Why PPP initiative fails to boost private investment03 November 2021
The public-private-partnership (PPP) initiative has failed to attract any significant private investment in improving the country's infrastructure, though the government is still struggling to popularise the much talked-about concept among local and foreign investors. Experts have identified a variety of reasons, including project selection, overvalued costing, implementation delays, flawed feasibility studies and finally corruption, for the sorry state of PPP, launched about a decade ago. Corruption, they allege, is one of the major negative factors that discourage investors from coming forward with PPP investments. According to a news report published in a national daily on Tuesday, currently there are 72 active PPP projects in Bangladesh involving around $9.7billion. The overvalued estimation and financial constraints have already forced the government to exclude non-viable projects from the PPP project list.
In the last six months, at least five PPP projects, including dredging works at the Payra Port, construction of a Dhaka-Chattogram expressway and building of the Laldia Bulk Terminal, have been dropped. In February, the government also scrapped the PPP deal with a Belgian company on dredging works along the Rabnabad channel of the Payra Port after finding that the estimated cost of Tk 8,643 crore for the works was too high. Neighbouring India has $263.61 billion investments in 1,069 active PPP projects as of October 2021, says the World Bank. It may be noted that in 2015, the Bangladesh Public-Private Partnership Act was enacted and the Office of PPP was turned into Public Private Partnership Authority Bangladesh under the Prime Minister's Office in order to bring an improvement to the PPP institutional setup. But, experts said, the changes did not result in the expected impetus to the overall PPP investment.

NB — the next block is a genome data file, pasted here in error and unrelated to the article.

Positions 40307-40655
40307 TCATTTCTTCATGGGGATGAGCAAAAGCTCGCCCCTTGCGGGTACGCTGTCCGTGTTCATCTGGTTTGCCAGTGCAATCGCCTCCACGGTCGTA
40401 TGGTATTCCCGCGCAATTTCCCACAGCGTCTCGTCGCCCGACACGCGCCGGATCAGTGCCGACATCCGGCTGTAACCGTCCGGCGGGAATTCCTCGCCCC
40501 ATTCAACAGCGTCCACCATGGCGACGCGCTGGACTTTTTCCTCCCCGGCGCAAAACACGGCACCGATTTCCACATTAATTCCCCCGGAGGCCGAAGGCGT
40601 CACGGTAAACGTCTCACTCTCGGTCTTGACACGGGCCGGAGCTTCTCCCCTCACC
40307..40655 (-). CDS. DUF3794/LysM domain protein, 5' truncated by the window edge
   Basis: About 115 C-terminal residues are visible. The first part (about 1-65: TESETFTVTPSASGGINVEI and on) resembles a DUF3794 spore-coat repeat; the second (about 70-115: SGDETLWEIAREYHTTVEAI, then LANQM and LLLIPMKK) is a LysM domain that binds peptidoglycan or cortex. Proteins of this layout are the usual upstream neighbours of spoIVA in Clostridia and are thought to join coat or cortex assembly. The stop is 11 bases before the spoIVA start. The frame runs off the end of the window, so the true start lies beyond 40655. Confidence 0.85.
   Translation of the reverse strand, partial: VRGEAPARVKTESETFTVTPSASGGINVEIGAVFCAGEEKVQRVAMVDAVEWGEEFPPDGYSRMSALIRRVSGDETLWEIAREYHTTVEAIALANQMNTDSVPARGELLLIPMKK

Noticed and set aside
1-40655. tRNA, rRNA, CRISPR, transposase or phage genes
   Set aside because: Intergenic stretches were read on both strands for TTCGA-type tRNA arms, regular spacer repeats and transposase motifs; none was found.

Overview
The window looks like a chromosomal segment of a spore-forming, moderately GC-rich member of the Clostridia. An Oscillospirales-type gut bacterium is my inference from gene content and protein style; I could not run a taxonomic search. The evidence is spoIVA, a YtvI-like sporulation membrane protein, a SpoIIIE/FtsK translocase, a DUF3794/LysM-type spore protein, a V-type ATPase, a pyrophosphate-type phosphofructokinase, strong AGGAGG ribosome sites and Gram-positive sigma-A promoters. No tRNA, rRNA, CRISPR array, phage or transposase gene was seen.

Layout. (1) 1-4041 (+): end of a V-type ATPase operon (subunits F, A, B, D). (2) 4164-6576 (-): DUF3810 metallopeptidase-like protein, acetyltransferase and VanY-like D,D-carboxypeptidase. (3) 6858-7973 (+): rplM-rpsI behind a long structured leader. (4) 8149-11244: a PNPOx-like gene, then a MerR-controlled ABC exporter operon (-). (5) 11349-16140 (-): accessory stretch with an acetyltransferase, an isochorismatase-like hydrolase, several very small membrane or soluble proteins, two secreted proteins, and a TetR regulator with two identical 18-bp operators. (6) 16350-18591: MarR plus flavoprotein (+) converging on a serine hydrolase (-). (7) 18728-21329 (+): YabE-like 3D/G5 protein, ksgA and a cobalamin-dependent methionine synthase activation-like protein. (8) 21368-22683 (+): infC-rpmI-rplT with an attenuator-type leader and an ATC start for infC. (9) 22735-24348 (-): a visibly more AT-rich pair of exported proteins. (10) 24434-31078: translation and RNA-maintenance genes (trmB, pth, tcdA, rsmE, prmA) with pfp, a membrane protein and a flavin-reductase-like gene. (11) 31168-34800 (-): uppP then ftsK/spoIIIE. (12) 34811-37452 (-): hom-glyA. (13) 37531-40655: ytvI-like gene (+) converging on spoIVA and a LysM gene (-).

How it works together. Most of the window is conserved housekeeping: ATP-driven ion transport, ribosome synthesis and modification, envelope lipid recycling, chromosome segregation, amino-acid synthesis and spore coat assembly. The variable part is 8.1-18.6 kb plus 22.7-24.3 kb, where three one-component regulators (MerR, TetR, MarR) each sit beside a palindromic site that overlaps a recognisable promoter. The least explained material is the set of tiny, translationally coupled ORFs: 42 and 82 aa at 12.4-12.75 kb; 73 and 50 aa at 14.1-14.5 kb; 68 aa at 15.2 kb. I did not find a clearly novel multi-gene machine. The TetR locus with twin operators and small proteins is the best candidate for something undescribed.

Most PPP projects selected by the government in the power, road, port, housing, medical care and bridges sectors have failed to bring in shaky private investors. In 2017, a study titled 'Financial and non-financial issues in implementing PPP in Bangladesh' by the Bangladesh Institute of Bank Management identified cost and time overruns, project appraisal, project monitoring by the government, lack of transparency and capacity building as major challenges for PPP ventures. Countries like Canada, UK, the Philippines and India have made PPP projects fruitful. Bangladesh, on the other hand, failed to make any headway even after a lapse of one decade. To meet the country's development targets, the investment climate should be more attractive. A proper infrastructural approach is a must for sound completion of PPP projects.